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Republican group Action Against Drugs claims responsibility for two killings

Armed members of Action Against Drugs pictured in the New Lodge area of north Belfast several years ago

A republican paramilitary group has claimed responsibility for shooting dead two men in Belfast in the past year.

Action Against Drugs (AAD) said it killed Dan Murray and Joe Reilly and alleged that both men had been involved in drug dealing.

The group also claimed that it has tried to kill three other men in Belfast over the past 12 months.

It ordered the named men, who have also been accused of being drug dealers, to leave Ireland or face death.

It is believed one of those under threat was questioned by police about the murder of former IRA commander Gerard ‘Jock' Davison almost two years ago.

AAD said it killed fast food delivery man Dan Murray with a 9mm handgun during a bogus call-out to an address at Lady Street in west Belfast last May.

In April the previous year, the 55-year-old was shot in the face in his north Belfast home.

At the time Mr Murray denied being involved in the drugs trade.

AAD has also claimed the shooting of Joe Reilly in Poleglass, on the outskirts of west Belfast, last October.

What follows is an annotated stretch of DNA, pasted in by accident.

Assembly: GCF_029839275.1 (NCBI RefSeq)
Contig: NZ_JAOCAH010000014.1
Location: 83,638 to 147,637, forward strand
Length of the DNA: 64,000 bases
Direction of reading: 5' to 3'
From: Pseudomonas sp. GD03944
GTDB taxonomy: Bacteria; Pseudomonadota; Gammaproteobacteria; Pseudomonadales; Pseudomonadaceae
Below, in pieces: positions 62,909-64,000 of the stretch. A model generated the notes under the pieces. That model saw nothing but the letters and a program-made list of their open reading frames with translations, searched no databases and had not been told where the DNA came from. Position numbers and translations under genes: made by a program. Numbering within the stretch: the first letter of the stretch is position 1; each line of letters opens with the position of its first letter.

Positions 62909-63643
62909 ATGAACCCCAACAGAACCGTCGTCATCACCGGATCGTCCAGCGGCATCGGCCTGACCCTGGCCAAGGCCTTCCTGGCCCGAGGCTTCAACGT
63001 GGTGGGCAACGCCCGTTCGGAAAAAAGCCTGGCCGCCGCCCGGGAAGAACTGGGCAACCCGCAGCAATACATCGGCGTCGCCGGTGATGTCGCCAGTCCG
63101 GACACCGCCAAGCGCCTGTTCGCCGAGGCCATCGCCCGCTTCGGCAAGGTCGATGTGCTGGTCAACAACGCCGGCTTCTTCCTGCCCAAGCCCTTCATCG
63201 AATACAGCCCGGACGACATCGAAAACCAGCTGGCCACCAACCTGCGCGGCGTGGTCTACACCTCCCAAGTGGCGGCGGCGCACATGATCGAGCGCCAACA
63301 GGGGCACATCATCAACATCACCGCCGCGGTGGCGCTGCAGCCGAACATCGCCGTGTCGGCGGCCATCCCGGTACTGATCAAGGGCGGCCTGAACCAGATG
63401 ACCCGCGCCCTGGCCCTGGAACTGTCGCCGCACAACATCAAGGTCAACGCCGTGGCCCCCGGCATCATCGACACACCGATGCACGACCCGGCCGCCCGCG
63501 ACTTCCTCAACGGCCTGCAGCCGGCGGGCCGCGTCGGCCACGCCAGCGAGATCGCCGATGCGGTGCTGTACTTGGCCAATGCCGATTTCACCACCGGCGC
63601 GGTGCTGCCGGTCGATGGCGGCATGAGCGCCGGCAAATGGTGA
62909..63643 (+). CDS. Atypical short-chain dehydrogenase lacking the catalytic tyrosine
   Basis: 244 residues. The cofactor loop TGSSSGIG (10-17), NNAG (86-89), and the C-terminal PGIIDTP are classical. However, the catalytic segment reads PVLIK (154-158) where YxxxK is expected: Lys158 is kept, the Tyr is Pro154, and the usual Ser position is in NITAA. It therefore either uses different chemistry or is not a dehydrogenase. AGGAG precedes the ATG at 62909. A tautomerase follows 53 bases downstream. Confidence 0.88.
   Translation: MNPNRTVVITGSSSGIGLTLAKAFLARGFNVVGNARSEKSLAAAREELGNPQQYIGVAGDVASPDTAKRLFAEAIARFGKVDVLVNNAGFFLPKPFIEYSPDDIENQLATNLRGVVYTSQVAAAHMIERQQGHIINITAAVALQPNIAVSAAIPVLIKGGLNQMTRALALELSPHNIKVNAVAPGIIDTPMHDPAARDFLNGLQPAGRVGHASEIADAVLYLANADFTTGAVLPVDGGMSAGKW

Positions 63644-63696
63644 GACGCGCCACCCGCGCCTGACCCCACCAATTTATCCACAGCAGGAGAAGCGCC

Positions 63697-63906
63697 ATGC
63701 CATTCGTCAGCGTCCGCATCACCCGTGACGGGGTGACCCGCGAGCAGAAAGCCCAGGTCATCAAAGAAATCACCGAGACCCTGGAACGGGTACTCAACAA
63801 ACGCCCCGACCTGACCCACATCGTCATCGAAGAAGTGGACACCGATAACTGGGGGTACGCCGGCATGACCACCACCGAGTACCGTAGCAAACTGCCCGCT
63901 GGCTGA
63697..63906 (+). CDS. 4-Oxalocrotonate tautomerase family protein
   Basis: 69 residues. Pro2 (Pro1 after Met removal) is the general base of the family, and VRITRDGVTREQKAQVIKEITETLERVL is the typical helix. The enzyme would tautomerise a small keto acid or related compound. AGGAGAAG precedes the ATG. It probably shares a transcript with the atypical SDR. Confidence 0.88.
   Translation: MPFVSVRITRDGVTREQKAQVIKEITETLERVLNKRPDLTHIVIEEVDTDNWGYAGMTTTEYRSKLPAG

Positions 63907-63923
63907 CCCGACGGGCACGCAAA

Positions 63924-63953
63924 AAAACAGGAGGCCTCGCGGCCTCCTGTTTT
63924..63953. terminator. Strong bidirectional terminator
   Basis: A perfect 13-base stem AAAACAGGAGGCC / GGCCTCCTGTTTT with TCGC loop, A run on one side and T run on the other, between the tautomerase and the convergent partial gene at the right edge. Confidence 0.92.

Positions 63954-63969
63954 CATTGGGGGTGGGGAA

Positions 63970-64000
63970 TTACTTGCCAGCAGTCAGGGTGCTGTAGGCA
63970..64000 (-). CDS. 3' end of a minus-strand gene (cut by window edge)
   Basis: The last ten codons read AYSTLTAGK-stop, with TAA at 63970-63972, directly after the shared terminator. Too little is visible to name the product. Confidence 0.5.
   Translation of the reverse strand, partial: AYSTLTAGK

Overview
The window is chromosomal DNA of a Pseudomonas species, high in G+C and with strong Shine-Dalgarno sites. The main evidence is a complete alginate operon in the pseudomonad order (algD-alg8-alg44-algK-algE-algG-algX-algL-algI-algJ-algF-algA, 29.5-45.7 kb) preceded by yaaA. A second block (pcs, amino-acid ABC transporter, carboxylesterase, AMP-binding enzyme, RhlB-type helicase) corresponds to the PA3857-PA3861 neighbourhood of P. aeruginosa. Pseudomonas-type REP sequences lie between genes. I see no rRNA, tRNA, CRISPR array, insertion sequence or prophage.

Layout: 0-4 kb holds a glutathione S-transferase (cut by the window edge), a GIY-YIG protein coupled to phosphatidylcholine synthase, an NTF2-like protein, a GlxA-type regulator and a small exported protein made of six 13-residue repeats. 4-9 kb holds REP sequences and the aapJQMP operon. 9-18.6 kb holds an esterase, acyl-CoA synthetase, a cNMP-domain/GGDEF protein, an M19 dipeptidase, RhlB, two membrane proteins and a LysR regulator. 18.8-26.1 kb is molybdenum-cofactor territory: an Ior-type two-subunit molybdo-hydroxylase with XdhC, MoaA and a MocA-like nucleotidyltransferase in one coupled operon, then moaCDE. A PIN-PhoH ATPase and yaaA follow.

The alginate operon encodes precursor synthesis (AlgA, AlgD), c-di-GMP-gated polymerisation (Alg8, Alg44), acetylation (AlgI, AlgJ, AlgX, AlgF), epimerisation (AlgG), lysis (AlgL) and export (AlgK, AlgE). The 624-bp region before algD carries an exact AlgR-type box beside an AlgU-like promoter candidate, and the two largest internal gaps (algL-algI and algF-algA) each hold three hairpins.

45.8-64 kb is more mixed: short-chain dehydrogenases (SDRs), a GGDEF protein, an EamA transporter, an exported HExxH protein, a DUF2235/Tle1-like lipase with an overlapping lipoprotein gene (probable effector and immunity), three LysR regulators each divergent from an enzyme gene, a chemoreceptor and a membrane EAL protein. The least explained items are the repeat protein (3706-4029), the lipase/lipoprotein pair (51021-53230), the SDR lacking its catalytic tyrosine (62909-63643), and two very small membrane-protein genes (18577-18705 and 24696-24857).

Although it was reported at the time that the father-of-one was shot twice, the group said in a statement that Mr Reilly was shot three times from a .38 handgun.

It claimed both victims failed to heed previous warnings.

The group also said it had attempted to kill three men it accused of being drug dealers in Belfast last year and this year.

It added that the intended victims had now been ordered to leave Ireland or be killed.

Meanwhile, sources say AAD has moved away from 'knee-capping' and instead plans to shoot victims in the stomach, potentially causing fatal injuries.

A source said the decision was taken because some victims viewed their wounds as a “badge of honour” and received significant compensation for their injuries.

Sources suggest that foreign nationals who sell drugs will be targeted in the same way as local dealers.

While foreign national gangs have been accused of involvement in the drugs trade in Belfast, there has been no record of any paramilitary action against alleged dealers.

In its statement, AAD said it will continue to target suspected dealers and also claimed it does not 'tax' drug dealers.

Former SDLP Policing Board member Dolores Kelly last night condemned the threats and voiced concern over a lack of “public outcry” when people accused of drug dealing are targeted.

“It's almost a tacit approval that such barbarism is acceptable in northern Irish society,” she said.

“This is not the peace that people voted for and is really difficult to fathom.

“These types of incidents are all too common.”

Mrs Kelly said people have become tolerant of violence.

“We have become desensitised to violence over the years, there is a legacy of that.

“Is that really the type of society we want our children to grow up in?”

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